Not all extractions need bone grafts for dental implants. A socket bone graft is done at the time of extraction to preserve the bone from shrinking. If the tooth is extracted and left alone, the bone will literally just melt away starting at just a few days after the tooth is removed. The keyword for a socket bone graft is “preservation.” This is called “bone atrophy.”
Let’s review the pros and cons of socket bone grafting:
So how do you know if you need a socket bone graft or not? The most critical zone of the mouth where socket bone grafts are extremely important are all of the front teeth to the middle “bicuspids.”This is because the bone on the outer wall of these teeth is much thinner than it is in the molar region.
Keep in mind there is massive variation from person to person on how thick the outer wall bone is. Your genetics play a huge role here. Some people have naturally thick outer walls of bone and some people have naturally thin bone which does not do well for dental implants.
Patients that have thin bone tend to have thin gums too and are easily prone to recession around their teeth and or future dental implants. Patients that have thin bone and thin gums, have to be slightly overengineered in order to have long-term success with dental implants. Bone grafting for a person with a thin bone/gum “biotype” is always necessary. The outer wall of bone has to be designed in such a way that it is more resistant to shrinkage. This can be done by various surgical techniques and by using the right bone material for your particular situation. Not all bone is the same!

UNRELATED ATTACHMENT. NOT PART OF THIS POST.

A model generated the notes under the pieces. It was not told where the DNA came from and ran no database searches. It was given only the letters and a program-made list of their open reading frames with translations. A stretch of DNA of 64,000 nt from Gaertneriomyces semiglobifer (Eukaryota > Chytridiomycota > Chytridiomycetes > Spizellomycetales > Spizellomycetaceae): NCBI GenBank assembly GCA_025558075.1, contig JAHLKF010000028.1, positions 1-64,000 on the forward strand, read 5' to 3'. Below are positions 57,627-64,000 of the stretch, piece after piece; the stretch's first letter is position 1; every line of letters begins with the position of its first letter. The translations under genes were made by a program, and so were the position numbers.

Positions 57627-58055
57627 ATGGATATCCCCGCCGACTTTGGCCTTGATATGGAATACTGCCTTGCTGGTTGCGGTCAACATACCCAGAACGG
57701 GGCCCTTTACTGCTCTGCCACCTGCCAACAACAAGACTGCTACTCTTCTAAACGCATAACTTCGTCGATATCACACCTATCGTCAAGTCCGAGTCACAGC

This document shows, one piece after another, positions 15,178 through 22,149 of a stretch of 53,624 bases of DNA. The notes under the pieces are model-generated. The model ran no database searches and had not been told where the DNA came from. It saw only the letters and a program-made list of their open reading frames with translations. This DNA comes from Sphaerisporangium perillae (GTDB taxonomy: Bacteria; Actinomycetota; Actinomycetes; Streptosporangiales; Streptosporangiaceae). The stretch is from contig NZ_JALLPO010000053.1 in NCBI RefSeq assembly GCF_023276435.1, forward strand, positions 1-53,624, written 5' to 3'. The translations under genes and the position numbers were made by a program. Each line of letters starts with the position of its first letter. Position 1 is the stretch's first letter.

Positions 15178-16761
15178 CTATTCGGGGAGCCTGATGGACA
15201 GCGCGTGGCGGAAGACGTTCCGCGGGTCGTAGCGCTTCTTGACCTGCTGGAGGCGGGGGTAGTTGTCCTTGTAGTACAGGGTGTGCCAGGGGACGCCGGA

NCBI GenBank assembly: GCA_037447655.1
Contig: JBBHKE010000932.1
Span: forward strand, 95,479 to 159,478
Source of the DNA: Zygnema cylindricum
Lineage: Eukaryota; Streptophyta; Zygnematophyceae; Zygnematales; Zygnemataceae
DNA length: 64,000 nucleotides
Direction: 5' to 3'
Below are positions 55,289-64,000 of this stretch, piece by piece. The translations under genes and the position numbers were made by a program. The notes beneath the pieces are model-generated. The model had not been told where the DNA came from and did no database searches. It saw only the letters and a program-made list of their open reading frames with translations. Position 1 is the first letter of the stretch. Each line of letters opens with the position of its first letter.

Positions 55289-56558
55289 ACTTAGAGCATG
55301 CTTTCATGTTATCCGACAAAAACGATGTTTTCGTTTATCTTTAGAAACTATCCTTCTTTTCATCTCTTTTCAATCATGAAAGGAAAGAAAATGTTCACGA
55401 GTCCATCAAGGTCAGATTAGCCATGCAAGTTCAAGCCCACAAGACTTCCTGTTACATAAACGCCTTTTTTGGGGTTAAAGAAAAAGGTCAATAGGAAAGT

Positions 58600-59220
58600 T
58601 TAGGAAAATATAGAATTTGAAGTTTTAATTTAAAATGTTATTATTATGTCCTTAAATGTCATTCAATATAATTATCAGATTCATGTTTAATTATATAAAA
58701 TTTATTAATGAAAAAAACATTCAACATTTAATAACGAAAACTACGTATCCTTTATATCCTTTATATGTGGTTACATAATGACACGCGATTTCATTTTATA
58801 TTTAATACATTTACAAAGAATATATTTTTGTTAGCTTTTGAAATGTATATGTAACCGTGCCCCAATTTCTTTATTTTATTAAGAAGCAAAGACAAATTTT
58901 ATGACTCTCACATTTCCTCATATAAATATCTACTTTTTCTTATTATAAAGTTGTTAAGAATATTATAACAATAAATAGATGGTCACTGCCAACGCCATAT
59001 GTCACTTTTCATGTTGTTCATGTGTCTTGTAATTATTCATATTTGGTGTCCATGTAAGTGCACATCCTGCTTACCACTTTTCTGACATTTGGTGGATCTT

When the existing outer bone plate is thin, it is almost a guarantee that the bone is going to collapse as soon as the tooth is removed. This is because the tooth root is supporting that very thin wall of bone. So once the tooth is pulled, the bone collapses in order to close the socket. This leaves you with a depression of bone in that area. Without correction or prevention of that depression in the first place, an implant would have to be placed in a non-ideal position instead of in the center.
So what about the molars… those are the teeth that are extracted the most!! On many occasions the tooth being extracted has had a root canal. It may have abscessed and is painful. When an abscess occurs bone is often naturally dissolved the way on the outer surface. If the tooth being removed too infected, and has thicker bone, a bone graft may not be necessary or advisable at the time of extraction.
Ultimately the decision to do a socket bone graft for dental implant depends on the training, judgment, and experience of performing socket preservation bone grafting on a regular basis. Not only performing the procedure is important, but evaluating its results both on 3-D scan and how the bone feels at the time of implant insertion. And most importantly, how does this bone holdup long-term? I have personal experience of seeing the results of these procedures for the last 15 years as of 2014. The techniques that I use work well and last a long time.
Look for another post coming soon on membranes as that is a common problem area.
Ramsey A. Amin, D.D.S.
Diplomate of the American Board of Oral Implantology /Implant Dentistry
Fellow-American Academy of Implant Dentistry